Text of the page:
Cover for Unfettered II taken from its Amazon buy page for review purposes under Fair Use doctrine.

Spoiler Free Summary:  The Hedgewitch by Sarah Beth Durst is the twelfth story in the Unfettered II AnthologyHannah’s visit to the hedgewitch for charms to protect herself from the spirits that attack the village turns into something much larger. What will she do when the duty to protect people becomes her duty? How will she handle that task?

Character:  Hannah is a decent enough character, and there is a bit of an arc here despite being a shorter story. Hannah is competent, but not very proactive. That is a plot point. active, which is always a plus. I can’t say I really bonded with them, but they held my attention. 

Exposition: This story’s exposition is solid. There’s some worldbuilding going on, and that always requires a degree of exposition. The only down side is that exposition is front loaded, so the story may be hard to get into for some, but if you’re patient, you’re in for a pretty nice story. 

Worldbuilding: This felt a lot like the Demon Cycle by Peter V. Brett. It’s nice in that the concept is similar (nature-based creatures attack and kill humans), but I felt like the concept was too similar. Swap out a little boy with a little girl, and the general premise isn’t changed all that much. That doesn’t mean this story isn’t bad by any stretch of the imagination, but it creates a comparison. For the record, anyone trying to compete with that story is at an unfair disadvantage. For all I know, Brett’s story started after this one came out (I really don’t know). Regardless of which followed which, Brett’s was far better. If you haven’t read either, I think you’ll love this story. If you’ve read the Demon Cycle, you might feel like this is just falls short. That’s interesting to note. Look, there are not original ideas, but we authors have to work very hard to provide some twist or angle that makes a story unique, and I didn’t find it in this one.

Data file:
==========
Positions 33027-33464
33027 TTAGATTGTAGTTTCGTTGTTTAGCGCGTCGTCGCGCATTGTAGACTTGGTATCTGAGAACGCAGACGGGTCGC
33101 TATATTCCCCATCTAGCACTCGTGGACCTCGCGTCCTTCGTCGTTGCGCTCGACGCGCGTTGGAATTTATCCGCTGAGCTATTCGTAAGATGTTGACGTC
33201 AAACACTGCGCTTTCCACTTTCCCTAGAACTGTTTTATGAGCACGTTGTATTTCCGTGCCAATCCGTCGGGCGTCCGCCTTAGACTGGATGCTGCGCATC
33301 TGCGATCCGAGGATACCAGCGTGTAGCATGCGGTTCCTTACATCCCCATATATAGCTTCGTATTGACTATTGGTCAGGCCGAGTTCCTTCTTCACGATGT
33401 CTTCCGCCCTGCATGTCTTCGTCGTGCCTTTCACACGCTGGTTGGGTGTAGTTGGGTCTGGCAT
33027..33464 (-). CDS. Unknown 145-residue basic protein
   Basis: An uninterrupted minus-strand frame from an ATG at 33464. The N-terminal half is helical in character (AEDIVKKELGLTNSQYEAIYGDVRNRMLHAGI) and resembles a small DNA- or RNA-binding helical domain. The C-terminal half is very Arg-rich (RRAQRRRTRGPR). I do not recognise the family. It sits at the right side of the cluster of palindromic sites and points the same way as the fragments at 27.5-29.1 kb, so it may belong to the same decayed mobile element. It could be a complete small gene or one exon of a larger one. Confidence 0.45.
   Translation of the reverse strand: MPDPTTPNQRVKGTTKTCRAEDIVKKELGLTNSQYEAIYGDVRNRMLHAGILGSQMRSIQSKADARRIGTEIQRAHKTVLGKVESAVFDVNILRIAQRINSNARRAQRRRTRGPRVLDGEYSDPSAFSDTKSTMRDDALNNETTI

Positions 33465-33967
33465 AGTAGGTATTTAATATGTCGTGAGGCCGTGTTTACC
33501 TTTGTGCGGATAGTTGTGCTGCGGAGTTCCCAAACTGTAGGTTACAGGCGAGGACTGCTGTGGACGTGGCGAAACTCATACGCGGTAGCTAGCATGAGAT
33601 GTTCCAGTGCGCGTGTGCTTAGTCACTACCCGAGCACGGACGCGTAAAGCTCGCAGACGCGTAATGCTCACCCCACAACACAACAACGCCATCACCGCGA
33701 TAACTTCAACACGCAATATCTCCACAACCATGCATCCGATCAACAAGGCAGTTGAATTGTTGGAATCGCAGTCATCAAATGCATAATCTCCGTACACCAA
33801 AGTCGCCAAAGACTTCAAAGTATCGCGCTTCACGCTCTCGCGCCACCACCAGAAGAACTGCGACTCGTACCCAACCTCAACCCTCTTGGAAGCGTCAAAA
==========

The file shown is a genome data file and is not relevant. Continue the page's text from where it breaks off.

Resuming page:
Image of Durst was taken from her website for review purposes under Fair Use doctrine. 

Dialogue: This was ok, but I’m not sure I was able to buy some of the conversation points and how things progressed. It wasn’t bad or wooden, but there was a lot of talking leading to thinking, and that sort of felt like Hannah was simply doing what she was told rather than growing. This is most notable during one particular scene. Outside of that scene, the dialogue was pretty sparse, which is why I remember that part so vividly.  

Description: This may be the strength of the story. The author does a great job providing vivid scenes. The description is probably better for locations than people, but I still had some great visual and audible cues for the characters.  

Overall: This is a good story. It’s a much cleaner (age appropriate) story than Demon Cycle. It’s a pretty nice set up for what would be an interesting longer story. It’s a nice glimpse into an interesting world. 

Thanks for reading



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